6. You’ll Find Plenty Of Trails To Hike In Yellowstone
Next up in our 10 facts about Yellowstone National Park, the abundance of thrilling hiking adventures. The park itself provides over 1,000 miles of hiking trails, so you’ll be spoilt for choice on your trip. For one of the most famous options, hike the Upper Geyser Basin Boardwalk. Along this 1.5 mile trail, you’ll likely witness 5 different geyser eruptions, including Old Faithful. And if hydrothermal reactions aren’t your thing, embark on the Grand Canyon of the Yellowstone trail. This hike offers breathtaking views of the canyon, so don’t forget to pack your camera and remember to take a pair of sturdy walking boots!
7. You Can Expect To Find More Than Just A Volcano In Yellowstone
Throughout the parks 2.2 million acres of land, you’ll find approximately 290 waterfalls for you to explore. Dotted all around the park with varying degrees of accessibility, one of the easiest waterfalls to visit is Firehole Falls. Located 30 minutes away from West Yellowstone town, you can reach this magnificent landscape via a scenic route through Firehole Canyon. The most famous however, is the Upper and Lower Yellowstone River Falls. With a dramatic drop of 308 feet, you won’t want to miss this sight.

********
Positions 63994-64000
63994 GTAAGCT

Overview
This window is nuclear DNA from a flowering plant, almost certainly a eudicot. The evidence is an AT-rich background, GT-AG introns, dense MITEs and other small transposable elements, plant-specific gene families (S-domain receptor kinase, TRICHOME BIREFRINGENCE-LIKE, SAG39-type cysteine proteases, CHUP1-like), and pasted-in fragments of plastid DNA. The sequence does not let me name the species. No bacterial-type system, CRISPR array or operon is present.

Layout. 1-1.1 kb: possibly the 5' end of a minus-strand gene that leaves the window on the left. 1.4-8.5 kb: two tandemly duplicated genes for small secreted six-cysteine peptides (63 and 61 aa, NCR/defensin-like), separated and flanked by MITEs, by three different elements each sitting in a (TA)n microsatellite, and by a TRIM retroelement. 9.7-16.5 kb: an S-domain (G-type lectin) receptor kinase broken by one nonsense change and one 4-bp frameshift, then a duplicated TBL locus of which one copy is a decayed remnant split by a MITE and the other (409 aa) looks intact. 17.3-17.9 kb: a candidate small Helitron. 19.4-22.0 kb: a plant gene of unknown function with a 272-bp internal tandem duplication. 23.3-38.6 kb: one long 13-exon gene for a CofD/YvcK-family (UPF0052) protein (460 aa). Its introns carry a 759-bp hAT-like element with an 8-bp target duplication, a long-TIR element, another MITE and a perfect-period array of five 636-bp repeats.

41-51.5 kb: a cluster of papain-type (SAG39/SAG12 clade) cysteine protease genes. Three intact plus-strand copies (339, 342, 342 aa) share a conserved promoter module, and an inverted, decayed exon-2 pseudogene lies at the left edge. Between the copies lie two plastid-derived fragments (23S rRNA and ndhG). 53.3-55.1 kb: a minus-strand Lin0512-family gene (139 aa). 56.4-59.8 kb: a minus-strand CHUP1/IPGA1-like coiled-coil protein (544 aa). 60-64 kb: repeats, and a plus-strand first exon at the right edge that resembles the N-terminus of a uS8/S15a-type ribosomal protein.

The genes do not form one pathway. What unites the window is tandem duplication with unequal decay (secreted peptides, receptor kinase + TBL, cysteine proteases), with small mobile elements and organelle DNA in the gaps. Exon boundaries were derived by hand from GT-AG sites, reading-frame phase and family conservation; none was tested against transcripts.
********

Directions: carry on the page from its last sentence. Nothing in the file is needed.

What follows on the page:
8. Old Faithful Is Less Faithful As It Used To Be
One of the best fun facts about Yellowstone comes from the famous geyser, Old Faithful. This iconic hydrothermal feature is known for spewing water 180 feet up in the air and gained its name when a group of explorers discovered that its eruptions took place roughly every hour back in 1870. However, the eruptions aren’t as regular as they used to be. Due to several earthquakes, the eruptions have slowed over time to around every hour and a half.
9. You’ll Find Half Of The World’s Hydrothermal Features At Yellowstone
The volcanic hotspot that is Yellowstone National Park is home to half of the hydrothermal features that can be found in the world. Consisting of over 10,000 of these features, you’ll find an abundance of geysers, mudpots, hot springs fumaroles and travertine terraces in the park. What’s more, a lot of these features display bright colours thanks to the thermophile microorganisms that live within them.
10. Yellowstone National Park Is Bigger Than Two States In The US
Last up in our 10 facts about Yellowstone National Park is a fact about the sheer size of the site. Consisting of over 2.2 million acres of land and at 3,472 square miles, Yellowstone Park is bigger than both Rhode Island and Delaware put together. Surprisingly, it is not the largest National Park in America – this title belongs to Wrangle-St. Elias in Alaska which is over 8 million acres!
If you’re planning on camping during your stay at Yellowstone, there are a few precautions you’ll have to take to keep safe from grizzlies. The most important tip is to lock up anything with a scent, so this includes any: food, cooking equipment, crumbs and toiletries. Most campsites have designated bear boxes, but you could lock them in your car if there isn’t one available.
And there we have it, 10 interesting facts about Yellowstone National Park. If you’re heading there any time soon, be sure to get stocked up on all the men’s outdoor clothing and women’s outdoor clothing you need, so you can be fully equipped for exploring.